A Subject to be Aware of. Definitely Recommend this one.

48fc036cb417fe6596d4b637051434f414f4141.jpg

In order to save her family’s farm, Roshen, sixteen, must leave her rural home to work in a factory in the south of China. There she finds arduous and degrading conditions and contempt for her minority (Uyghur) background. Sustained by her bond with other Uyghur girls, Roshen is resolved to endure all to help her family and ultimately her people. A workplace survival story, this gritty, poignant account focuses on a courageous teen and illuminates the value—and cost—of freedom. (From Goodreads)

This was a great eye opener albeit a sad read on what’s going on with the Uyghur and how they’re being treated by the Chinese government. They’re not a very well known group of people and after finishing this book it’s an eye opening experience.

Throughout the novel you follow the narrative of Roshen, who’s left her family behind and a potential fiance to work in a factory. As a reader you already have an idea on how this is going to go as factories over there are usually sweatshops with grueling horrifying conditions. What I was not expecting, and because I didn’t know much of these peoples is they’re on the bottom rung of the ladder everywhere they go. Since they don’t look like your average Chinese, they stick out as a visible minority and because their beliefs are very much different, they get treated horribly and are pretty much slaves.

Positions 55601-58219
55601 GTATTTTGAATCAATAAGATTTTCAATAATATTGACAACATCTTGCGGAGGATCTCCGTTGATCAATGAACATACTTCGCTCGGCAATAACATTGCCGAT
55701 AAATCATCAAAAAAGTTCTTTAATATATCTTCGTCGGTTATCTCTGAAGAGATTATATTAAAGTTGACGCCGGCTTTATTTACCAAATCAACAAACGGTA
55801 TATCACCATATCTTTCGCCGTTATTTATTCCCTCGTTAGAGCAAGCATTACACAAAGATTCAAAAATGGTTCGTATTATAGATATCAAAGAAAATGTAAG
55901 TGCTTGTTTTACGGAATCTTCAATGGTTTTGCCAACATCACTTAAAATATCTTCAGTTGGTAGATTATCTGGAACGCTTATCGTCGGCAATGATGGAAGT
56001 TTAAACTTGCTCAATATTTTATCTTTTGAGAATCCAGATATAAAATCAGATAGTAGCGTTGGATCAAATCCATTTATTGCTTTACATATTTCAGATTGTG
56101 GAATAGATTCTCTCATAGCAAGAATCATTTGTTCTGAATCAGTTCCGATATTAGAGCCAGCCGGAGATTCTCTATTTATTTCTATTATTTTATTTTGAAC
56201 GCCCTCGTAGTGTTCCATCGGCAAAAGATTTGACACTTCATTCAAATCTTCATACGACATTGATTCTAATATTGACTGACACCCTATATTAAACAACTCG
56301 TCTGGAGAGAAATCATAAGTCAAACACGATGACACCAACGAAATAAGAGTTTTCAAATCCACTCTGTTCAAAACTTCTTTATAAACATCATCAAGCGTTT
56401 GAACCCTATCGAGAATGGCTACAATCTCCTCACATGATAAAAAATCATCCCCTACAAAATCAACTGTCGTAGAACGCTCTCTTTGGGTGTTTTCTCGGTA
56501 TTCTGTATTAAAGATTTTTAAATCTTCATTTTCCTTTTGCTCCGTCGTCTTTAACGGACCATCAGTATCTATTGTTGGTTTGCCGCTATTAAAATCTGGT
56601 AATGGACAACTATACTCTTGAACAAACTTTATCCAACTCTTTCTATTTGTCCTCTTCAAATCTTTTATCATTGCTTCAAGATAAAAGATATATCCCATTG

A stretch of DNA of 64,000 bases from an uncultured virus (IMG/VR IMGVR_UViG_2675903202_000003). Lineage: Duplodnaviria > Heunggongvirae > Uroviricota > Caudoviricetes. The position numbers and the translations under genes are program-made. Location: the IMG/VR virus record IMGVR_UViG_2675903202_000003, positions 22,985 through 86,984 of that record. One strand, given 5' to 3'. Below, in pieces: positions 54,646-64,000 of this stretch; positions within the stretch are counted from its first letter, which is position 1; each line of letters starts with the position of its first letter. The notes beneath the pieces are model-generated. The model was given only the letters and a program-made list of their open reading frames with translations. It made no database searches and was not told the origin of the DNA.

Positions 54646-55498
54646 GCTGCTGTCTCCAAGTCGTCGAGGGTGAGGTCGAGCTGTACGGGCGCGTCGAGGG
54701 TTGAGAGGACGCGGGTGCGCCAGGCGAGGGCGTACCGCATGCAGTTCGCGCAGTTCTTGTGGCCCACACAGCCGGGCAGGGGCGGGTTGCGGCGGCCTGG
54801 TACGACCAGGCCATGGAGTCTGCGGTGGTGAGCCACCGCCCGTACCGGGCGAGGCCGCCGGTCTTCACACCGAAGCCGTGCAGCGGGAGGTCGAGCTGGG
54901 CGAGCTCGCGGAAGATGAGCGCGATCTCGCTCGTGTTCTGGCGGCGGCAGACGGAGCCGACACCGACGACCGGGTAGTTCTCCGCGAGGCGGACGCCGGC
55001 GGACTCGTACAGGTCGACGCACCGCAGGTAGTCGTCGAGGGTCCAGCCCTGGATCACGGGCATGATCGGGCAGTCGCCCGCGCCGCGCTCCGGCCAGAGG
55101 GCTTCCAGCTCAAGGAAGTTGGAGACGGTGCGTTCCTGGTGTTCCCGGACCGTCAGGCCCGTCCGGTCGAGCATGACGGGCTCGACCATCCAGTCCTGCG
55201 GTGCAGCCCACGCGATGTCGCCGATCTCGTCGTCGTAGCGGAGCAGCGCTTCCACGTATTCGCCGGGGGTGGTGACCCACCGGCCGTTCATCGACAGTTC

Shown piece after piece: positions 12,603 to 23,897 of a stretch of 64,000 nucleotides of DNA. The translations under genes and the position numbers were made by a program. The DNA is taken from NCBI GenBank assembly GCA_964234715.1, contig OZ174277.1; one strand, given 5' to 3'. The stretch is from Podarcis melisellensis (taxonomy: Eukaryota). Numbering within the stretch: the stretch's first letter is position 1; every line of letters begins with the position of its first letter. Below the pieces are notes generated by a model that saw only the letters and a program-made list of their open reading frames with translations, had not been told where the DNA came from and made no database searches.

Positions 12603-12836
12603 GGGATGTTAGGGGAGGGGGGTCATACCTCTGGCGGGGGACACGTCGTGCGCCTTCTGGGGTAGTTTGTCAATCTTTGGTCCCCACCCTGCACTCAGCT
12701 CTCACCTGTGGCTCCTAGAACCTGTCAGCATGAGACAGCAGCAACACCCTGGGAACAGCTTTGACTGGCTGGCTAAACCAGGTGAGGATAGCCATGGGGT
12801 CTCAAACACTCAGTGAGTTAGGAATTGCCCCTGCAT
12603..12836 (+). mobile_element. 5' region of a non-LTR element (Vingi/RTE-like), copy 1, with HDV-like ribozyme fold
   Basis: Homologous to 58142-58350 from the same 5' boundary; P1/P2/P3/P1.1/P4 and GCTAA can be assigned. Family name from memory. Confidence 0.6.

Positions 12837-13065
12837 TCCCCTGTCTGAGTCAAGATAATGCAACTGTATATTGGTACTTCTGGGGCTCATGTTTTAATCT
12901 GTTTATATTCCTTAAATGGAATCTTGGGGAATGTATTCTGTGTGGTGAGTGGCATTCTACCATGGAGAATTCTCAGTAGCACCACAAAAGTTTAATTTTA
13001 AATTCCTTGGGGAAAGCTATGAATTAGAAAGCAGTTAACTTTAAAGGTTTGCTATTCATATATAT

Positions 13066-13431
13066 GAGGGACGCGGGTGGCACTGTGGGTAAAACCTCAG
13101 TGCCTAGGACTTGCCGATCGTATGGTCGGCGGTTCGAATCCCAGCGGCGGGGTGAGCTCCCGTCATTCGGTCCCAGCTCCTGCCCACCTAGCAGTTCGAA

You follow Roshen and a group of Uyghur girls as they toil through the factory under horrible conditions. You can feel their fear and mistrust, even amongst themselves because anyone can become an informant. What I was not prepared for, was for Hawa’s character. You already had an assumption about her because of her behavior but when she does something completely unspeakable on behalf of Roshen it was a complete blindside. The negative feelings you had towards Hawa disappears completely and is replaced with a kind of respect for what she went through.

Definitely recommended to read. It’s horrifying what these families and girls go through, and awareness is key.

I give it an 8 out of 10.

Advertisements

Great action and plot, bad love triangle

48fc036cb417fe6596d4b637051434f414f4141

MACKENZIE AND AMY WERE BEST FRIENDS.

UNTIL AMY WAS BRUTALLY MURDERED.